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NUR 317 wounds

Ch. 13: Wounds and the healing process

QuestionAnswer
What is primary intention? well approximated. ex: surgical incision/paper cut. 3 phases: initial=inflammatory (3-5 days). granulation phase=reconstructive (5 days-3 weeks). maturation phase/scar contraction=overlaps with granulation phase. may begin at 7 days and last months-yrs
What is secondary intention? secondary intention is a wound with wide, irregular margins with extensive tissue loss. these wounds would not be approximated
what is tertiary intention? a tertiary intention wound is a primary intention wound that is kept open so that it can heal from the bottom up. Suturing is delayed.
tell me about protein and wound healing. A protein deficiency gives you a NEGATIVE nitrogen balance. A normal person has a NEUTRAL nitrogen balance, however A PT WHO IS HEALING A WOUND NEEDS A POSITIVE NITROGEN BALANCE. kick up the protein intake!
how should the caloric/protein intake be changed in a pt healing a wound? in a patient who is healing a wound, their caloric intake should be elevated to 30-35 kcal/kg/day OR 1.25-1.50 g protein/kg/day
How are wounds classified? CAUSE (surgical/nonsurgical....acute/chronic) DEPTH OF TISSUE AFFECTED (superficial=epidermis, partial thickness=dermis, full thickness=subQ&potentially bone.) COLOR (red=clean/pink granulating tissue. yellow=exudate pus. Black=eschar/necrotic tissue)
Tell me about a red wound. a red wound is clean, pink/red. it is GRANULATING tissue. it may have serosanguneous drainage.
Tell me about a yellow wound yellow wounds may have exudate pus. there may be an odor, it is not normal tissue. The goal in a yellow wound is debridement/cleaning. wet to dry dressing is applied.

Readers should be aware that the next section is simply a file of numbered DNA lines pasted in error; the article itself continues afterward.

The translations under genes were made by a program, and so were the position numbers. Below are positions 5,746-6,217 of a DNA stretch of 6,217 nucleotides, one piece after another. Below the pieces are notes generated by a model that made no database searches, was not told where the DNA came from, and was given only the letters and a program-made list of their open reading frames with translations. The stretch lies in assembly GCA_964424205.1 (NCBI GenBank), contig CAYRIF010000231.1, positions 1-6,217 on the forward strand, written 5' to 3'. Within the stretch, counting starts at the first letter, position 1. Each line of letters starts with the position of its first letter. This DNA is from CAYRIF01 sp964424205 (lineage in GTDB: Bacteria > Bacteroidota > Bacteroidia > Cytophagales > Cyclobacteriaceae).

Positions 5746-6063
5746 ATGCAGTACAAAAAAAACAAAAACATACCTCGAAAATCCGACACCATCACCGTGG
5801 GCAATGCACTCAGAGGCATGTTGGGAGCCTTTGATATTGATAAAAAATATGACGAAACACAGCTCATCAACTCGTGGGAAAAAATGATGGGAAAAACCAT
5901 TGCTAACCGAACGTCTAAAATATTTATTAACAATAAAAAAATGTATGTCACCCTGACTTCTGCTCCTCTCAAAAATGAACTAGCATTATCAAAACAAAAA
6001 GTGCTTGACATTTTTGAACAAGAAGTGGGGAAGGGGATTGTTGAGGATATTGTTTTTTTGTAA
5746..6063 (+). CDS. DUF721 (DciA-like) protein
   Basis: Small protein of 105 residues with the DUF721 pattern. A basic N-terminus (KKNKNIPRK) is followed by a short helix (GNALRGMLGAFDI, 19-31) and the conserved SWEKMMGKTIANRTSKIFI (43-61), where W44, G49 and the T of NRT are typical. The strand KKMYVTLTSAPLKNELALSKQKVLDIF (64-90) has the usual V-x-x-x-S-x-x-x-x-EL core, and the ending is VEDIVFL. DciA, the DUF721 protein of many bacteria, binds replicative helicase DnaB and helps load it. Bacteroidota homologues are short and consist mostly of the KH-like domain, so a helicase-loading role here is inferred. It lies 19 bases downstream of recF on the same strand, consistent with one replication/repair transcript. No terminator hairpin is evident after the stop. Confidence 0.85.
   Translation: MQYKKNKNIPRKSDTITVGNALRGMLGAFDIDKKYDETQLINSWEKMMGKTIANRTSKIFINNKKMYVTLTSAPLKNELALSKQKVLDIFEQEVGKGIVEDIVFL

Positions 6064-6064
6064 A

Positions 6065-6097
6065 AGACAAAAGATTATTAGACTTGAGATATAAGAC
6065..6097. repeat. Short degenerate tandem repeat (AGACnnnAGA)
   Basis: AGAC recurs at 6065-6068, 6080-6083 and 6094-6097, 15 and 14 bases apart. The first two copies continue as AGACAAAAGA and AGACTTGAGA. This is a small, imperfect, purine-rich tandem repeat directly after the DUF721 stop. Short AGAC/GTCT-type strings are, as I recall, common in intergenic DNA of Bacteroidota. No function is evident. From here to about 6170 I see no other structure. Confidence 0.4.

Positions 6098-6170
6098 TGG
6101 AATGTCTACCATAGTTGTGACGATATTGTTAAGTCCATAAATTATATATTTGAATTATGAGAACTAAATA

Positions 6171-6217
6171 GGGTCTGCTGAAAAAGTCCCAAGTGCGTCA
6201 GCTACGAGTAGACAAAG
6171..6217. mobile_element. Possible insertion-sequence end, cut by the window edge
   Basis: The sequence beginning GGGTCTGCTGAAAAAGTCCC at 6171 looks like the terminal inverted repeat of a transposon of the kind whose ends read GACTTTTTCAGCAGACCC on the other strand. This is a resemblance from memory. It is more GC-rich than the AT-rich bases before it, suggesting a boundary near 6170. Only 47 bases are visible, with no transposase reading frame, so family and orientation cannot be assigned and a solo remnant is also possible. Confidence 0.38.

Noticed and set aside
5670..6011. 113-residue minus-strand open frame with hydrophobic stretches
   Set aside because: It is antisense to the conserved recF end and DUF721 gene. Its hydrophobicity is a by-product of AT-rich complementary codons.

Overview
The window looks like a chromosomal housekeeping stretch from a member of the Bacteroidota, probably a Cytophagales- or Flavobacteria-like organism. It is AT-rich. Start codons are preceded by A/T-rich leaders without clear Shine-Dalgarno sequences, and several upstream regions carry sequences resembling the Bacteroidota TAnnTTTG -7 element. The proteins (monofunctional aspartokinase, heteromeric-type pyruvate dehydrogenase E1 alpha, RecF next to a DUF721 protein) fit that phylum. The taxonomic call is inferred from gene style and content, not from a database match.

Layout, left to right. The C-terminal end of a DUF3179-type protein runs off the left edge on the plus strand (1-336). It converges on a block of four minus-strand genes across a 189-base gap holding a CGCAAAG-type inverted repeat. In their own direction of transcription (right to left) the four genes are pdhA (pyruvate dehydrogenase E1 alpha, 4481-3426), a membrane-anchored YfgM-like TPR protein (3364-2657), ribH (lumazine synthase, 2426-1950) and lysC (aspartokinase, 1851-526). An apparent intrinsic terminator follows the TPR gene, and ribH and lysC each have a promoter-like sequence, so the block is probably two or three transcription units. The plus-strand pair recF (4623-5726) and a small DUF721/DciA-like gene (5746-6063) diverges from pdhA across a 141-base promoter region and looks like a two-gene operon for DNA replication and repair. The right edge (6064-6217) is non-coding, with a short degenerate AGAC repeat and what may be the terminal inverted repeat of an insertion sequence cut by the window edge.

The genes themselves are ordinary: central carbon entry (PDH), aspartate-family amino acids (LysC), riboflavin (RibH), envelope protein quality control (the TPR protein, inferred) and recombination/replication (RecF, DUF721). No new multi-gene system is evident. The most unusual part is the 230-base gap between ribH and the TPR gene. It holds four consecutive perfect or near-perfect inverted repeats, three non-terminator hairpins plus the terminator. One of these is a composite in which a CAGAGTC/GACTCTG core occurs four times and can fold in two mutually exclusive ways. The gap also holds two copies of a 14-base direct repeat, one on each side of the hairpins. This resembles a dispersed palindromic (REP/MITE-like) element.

Tell me about a black wound. Another name for a black wound is eschar. It is necrotic tissue. the goal in a black wound is debridement. if eschar is present, the wound will not heal properly. A wet to dry dressing may be applied as a psssive debridement of the wound.
how often should you assess a wound? wounds should be assessed on a regular basis (q8hr or qshift)
name 11 things that may delay wound healing: nutritional deficiencies (PROTEIN, zinc, vitamin C). Inadequate blood supply. corticosteroid drugs (depress immune healing). infection. smoking. friction on wound. advanced age (Decreased immune system). obesity. diabetes. poor general health. anemia
What nutrient deficiencies are you especially concerned in a patient healing a wound? PROTEIN! zinc and vitamin C
why might corticosteroid drugs delay the healing process? Corticosteroid drugs are administered to patients who need a depressed immune system. These drugs may delay the healing of a patient with a wound.
What should you look for when assessing for infection? When assessing a patients wound for infection, assess for odor, pain around the site, heat around the site, increased WBC [ESPECIALLY NEUTROPHILS -> called "shift to the left"], increased bands
what is the WBC range? 4,000-10,000